Cipher Omega is brilliant, but her curiosity, dyslexia, and ability to experience the full range of human emotions, including anger and aggression, mark her as a failure among the community of clones she lives within. Extraordinary by any other standard, she alone dreams of life above, pictured only through the limited feeds shown to the residents of the Basement, the world that benefits from the technology and scientific advances developed by the docile but brilliant clones.
Then one day the feeds are hacked, showing a masked man talking about the lies of the government instead of the happy families and green fields, followed by the literal explosion of the only world Cipher has ever known.
She wakes up in a hospital, reeling from shock and agoraphobia, suddenly famous as the only survivor of community that no one new existed. The world that she has arrived in is nothing like what she was shown, and she doesn't know this world's rules. People look at her and see a sheltered young girl or a cloned tool to be owned and used, failing to recognize the intelligence and determination she possesses.
Upsetting norms and challenging standards, Cipher finds herself embroiled in a conflicts between factions in power and between the powerful and the disenfranchised. Simply by existing she causes conflict in the system, and by action they increase dramatically. Not only that but for the first time she begins to grow emotionally and as a person, in a world where aggression is expected not bred away, and forming family bonds with the friends she has chosen.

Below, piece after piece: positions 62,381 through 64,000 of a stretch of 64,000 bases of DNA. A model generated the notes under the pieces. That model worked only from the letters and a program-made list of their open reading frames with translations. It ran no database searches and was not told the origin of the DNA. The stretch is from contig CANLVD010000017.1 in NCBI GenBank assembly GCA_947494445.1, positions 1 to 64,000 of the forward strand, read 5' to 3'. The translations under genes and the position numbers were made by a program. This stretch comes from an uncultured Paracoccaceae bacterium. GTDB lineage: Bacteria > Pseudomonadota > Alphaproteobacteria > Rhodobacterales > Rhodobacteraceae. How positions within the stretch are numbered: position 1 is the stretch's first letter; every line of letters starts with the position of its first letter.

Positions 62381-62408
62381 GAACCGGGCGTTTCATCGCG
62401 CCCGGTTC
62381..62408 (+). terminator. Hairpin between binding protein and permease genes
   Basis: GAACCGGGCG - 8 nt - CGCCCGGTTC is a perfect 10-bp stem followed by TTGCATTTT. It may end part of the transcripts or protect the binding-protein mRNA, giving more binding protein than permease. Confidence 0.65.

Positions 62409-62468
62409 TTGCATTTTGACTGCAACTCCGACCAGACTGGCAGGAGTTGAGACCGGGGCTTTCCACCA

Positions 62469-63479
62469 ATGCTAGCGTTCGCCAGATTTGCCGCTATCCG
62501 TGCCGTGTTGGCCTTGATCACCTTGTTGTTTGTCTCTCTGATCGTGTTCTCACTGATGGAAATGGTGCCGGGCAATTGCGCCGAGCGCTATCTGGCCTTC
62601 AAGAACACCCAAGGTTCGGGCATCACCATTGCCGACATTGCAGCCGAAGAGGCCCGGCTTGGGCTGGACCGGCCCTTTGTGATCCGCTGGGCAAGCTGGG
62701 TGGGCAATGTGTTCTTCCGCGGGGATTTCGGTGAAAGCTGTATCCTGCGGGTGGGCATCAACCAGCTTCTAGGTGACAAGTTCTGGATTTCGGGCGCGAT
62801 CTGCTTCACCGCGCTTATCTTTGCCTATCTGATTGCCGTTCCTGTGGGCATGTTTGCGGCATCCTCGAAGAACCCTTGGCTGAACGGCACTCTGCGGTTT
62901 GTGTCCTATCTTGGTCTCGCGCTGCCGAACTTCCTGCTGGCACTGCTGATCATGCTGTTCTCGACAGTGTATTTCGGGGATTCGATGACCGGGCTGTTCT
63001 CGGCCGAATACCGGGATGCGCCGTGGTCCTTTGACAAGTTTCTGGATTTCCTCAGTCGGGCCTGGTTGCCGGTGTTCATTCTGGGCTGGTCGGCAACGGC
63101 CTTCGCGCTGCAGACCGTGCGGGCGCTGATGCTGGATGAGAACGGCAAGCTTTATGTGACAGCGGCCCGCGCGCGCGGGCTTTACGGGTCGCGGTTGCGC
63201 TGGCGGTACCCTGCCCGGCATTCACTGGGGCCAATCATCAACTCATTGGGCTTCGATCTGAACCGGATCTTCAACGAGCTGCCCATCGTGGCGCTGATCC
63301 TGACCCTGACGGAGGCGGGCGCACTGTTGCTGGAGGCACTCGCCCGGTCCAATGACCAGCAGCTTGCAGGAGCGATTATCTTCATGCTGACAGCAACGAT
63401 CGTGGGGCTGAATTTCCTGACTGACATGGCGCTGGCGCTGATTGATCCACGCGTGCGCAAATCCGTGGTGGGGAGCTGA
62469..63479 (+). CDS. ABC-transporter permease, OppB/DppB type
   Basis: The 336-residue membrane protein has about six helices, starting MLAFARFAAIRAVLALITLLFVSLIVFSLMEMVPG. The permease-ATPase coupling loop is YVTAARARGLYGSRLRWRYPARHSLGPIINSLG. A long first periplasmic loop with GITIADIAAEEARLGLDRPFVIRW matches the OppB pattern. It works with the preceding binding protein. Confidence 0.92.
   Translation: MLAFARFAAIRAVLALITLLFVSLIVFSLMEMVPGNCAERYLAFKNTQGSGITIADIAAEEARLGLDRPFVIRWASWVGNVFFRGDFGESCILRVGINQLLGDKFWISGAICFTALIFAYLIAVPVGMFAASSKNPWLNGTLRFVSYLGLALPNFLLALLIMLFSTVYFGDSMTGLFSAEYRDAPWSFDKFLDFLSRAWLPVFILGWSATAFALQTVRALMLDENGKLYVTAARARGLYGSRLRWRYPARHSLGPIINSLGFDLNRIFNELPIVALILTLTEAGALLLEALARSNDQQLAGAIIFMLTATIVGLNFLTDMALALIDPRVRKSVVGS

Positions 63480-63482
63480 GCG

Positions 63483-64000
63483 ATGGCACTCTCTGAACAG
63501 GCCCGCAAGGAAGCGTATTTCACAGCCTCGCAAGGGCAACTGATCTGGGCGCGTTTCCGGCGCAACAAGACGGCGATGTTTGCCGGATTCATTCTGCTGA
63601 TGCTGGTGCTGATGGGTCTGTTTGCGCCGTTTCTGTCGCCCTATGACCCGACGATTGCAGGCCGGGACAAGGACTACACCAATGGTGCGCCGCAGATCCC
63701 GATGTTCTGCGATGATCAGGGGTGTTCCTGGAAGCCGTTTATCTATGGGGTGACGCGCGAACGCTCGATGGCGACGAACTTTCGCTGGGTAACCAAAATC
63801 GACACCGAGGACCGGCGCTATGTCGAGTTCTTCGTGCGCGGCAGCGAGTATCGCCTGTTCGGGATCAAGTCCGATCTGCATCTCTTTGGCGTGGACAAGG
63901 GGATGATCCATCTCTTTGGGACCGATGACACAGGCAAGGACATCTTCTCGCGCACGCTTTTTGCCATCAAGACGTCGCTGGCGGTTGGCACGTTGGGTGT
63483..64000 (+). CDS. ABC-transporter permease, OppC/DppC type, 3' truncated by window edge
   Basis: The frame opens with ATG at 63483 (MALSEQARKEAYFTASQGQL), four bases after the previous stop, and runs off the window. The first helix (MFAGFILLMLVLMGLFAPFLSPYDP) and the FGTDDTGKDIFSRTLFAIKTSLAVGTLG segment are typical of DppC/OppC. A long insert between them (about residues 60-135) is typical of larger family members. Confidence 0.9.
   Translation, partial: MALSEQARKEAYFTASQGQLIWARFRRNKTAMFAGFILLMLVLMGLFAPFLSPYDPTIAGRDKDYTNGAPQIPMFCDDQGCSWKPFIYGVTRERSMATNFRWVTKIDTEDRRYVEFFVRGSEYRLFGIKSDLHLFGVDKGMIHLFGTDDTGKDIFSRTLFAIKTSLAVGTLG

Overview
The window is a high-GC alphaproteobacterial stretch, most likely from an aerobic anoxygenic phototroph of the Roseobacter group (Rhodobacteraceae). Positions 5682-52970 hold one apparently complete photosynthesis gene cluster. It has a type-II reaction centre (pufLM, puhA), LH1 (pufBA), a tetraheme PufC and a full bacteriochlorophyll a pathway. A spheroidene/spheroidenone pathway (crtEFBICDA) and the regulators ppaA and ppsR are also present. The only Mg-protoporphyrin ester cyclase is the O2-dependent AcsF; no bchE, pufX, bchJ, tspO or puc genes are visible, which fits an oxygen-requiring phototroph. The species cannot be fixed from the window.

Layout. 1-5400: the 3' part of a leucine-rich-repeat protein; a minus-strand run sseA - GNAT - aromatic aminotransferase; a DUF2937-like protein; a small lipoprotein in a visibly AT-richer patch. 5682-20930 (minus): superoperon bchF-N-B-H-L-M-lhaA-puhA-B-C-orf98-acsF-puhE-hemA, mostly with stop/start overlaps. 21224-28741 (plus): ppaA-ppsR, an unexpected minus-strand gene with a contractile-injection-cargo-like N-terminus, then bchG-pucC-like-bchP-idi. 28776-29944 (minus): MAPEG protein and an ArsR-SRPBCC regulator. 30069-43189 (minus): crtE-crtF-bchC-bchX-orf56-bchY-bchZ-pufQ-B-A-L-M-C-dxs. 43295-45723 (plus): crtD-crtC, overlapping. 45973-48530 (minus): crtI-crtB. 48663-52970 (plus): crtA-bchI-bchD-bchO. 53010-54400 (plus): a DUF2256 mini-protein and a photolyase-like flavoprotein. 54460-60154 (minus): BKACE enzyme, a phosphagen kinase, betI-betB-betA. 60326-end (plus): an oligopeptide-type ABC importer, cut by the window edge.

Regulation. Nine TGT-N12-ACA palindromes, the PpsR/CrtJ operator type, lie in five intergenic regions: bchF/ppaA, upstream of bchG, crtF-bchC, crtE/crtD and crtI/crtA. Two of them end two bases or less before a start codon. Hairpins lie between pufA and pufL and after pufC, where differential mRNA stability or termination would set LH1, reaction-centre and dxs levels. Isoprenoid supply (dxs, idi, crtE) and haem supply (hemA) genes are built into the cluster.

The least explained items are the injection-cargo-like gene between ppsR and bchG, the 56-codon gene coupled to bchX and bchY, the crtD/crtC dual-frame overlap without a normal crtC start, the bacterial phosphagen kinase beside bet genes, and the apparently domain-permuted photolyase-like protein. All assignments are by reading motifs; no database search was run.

The story has good pacing and character growth, exploring internal and external conflicts as Cipher goes from a reject to the most dangerous girl in the world. The technology is well integrated into the narration, using exposition only as necessary and without fancy labels simply to show that the level of technology is higher than now. Minimal romance, existing more as part of emotional growth than a driving plot point and the unfamiliarity of the environment that Cipher now inhabits. The ending is written in such a way that a sequel would be unsurprising, but the story stands without requiring one.
Advanced Reader Copy copy courtesy of Netgalley; differences may exist between uncorrected galley text and the final edition.